Let’s get things straight: The difference between Invisalign and braces

If you’re considering a treatment to straighten your teeth, there are two main options: a clear, mouth guard-like aligner known as Invisalign, and braces. Deciding which option to go with can cause a bit of a toothache.

You may be asking yourself, what’s the difference, is there a better option, how much will each cost, and ultimately which one should I go for? To help you get things straight, we’ve broken down some of the ins and outs of each procedure.

What’s the difference between Invisalign and braces?

Invisalign and braces are both treatments a dentist might recommend in order to help straighten a patient’s teeth. While their purpose is much the same, they differ when it comes to the materials used, who they may be suited to, how they are used by the wearer and ultimately how they actually help to straighten your teeth.

Let’s look a bit closer at what’s involved with each method.

What are braces?

According to Bupa Dental, braces are an orthodontic device that applies even and constant pressure to your teeth in order to straighten them.

Before braces are placed in a patient’s mouth by an orthodontist, Bupa Dental explains that separators (dental rubber bands) may be positioned between the back molar teeth to create space. 

What Are Braces?
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These separators are removed after enough space has been created and bands are placed around the molars to anchor the braces. At this point, small brackets are glued onto each tooth and wire is placed through and attached to the bands. Once installed, the device applies pressure on the teeth which is designed to move them into a straighter position. 

Your dentist will likely book you in for follow up visits in order to check on progress and to make any adjustments to the tension of the braces so that they continue to apply the necessary pressure and movement. You may have braces inserted on both your top and bottom row of teeth or just one depending on your individual situation. 

There are three kinds of braces; metal, ceramic and lingual.

Metal: This stainless steel device is considered the most traditional option by dentists. In most cases, they are the most affordable option in orthodontics. 

Metal Braces
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Ceramic: With this style, tooth-coloured, ceramic-made brackets are used with a white wire, making them less visible.

Ceramic Braces
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Lingual: With this style, brackets are custom designed to fit onto a patient’s teeth, with a wire joining the brackets together and pulling the teeth into position. Because of the custom design, this method may take longer to create and install and could cost more than other options.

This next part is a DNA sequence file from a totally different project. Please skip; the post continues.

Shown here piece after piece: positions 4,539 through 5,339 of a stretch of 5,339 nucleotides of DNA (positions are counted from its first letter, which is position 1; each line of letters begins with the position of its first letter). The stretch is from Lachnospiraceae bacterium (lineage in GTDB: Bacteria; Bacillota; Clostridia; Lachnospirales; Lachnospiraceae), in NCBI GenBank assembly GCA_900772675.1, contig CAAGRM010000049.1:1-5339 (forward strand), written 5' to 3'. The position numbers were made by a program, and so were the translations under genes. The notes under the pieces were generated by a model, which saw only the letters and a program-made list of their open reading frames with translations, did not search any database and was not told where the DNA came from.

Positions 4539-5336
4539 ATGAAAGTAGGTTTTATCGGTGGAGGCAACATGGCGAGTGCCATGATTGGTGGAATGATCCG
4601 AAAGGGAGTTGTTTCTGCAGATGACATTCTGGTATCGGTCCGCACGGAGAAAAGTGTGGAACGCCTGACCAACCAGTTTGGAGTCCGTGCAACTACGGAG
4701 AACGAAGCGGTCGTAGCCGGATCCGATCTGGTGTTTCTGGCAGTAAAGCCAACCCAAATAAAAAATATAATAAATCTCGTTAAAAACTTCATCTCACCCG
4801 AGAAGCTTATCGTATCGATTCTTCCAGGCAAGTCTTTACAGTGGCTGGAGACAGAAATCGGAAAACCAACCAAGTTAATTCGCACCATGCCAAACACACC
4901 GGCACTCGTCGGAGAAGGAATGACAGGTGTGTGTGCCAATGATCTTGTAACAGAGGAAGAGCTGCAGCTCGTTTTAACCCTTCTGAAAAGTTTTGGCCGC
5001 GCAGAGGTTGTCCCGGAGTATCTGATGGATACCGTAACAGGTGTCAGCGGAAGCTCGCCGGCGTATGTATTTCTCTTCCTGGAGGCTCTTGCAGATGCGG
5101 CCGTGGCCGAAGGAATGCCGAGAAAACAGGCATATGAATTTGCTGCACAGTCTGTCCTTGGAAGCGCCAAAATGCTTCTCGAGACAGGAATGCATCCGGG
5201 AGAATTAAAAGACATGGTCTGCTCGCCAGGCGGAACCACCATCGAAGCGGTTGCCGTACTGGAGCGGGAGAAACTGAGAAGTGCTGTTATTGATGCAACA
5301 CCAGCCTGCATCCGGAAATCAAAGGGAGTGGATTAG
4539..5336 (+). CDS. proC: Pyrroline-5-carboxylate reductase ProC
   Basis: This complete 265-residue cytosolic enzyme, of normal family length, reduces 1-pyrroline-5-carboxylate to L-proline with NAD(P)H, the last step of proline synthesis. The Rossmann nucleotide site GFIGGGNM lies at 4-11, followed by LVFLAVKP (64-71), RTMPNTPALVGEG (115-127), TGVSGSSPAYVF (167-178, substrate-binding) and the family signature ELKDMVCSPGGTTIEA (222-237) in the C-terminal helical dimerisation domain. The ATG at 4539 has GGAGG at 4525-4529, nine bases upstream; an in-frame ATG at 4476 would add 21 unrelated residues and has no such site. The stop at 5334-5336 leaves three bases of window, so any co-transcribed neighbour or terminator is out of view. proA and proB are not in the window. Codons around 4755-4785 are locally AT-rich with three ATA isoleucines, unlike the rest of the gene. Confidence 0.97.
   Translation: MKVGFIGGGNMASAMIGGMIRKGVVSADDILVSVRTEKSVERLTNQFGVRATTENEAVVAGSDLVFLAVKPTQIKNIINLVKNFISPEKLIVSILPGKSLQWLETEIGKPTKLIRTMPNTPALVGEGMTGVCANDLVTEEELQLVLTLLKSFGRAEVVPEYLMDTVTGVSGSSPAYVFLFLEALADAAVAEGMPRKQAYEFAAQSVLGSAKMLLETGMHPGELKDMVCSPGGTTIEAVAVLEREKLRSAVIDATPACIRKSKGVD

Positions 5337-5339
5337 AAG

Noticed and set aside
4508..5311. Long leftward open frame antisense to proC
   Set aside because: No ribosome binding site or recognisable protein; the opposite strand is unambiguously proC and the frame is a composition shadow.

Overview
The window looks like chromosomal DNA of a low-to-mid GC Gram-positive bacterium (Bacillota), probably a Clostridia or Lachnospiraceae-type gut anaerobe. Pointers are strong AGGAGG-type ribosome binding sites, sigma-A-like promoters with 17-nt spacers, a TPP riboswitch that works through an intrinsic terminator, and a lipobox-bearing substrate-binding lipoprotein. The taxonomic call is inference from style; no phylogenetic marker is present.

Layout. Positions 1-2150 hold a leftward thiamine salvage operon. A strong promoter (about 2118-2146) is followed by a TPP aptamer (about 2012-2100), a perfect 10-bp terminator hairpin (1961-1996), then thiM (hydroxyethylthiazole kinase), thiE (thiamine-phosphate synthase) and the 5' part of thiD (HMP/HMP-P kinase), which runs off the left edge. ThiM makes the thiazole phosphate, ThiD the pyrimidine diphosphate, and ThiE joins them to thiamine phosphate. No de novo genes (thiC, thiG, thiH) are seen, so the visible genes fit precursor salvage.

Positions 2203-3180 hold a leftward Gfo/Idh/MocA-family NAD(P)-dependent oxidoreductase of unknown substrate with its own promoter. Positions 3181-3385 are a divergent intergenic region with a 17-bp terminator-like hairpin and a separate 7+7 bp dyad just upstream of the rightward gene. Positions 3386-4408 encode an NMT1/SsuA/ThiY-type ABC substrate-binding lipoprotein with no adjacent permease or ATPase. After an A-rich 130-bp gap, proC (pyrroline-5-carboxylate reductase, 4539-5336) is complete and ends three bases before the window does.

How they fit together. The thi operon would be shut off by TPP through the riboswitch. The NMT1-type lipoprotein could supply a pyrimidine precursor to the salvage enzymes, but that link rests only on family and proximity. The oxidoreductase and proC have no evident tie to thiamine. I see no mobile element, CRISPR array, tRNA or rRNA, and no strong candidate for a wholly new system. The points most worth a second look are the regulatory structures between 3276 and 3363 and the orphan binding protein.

Lingual Braces
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What is Invisalign?

Mimicking the look of a mouth guard, Invisalign is marketed as ‘invisible braces’ and is a specific brand of clear aligners that apply force to the teeth in order to cause movement and straighten them.

After your initial consultation with your orthodontist, a 3D image of your teeth will be created and a set of aligners is designed specifically to meet your needs. 

What Is Invisalign?
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The patient would typically wear each aligner for two weeks before moving onto the next one in the set. With each aligner, teeth move incrementally until the desired result is reached.

Which will I need to wear for longer: Invisalign or braces?

There is no exact time frame as every individual case is different, but according to the Australian Society of Orthodontics, an estimated period for a patient to need to wear braces is between six months and three years, depending on the treatment option and the severity of the condition. On the other hand, Invisalign treatment usually takes an estimated 12 to 18 months and must be worn for 20-22 hours a day for changes to be made, according to Perth-based clinic The Orthodontists. 

Which costs more: Invisalign or braces?

Cost of braces

Prices for braces range depending on how long the treatment lasts and what kind of braces you choose to go with. To give you an idea of cost, Orthodontics Australia lists the following price estimates for braces:

Metal: $5,500 to $8,000

Ceramic: $6,000 to $9,000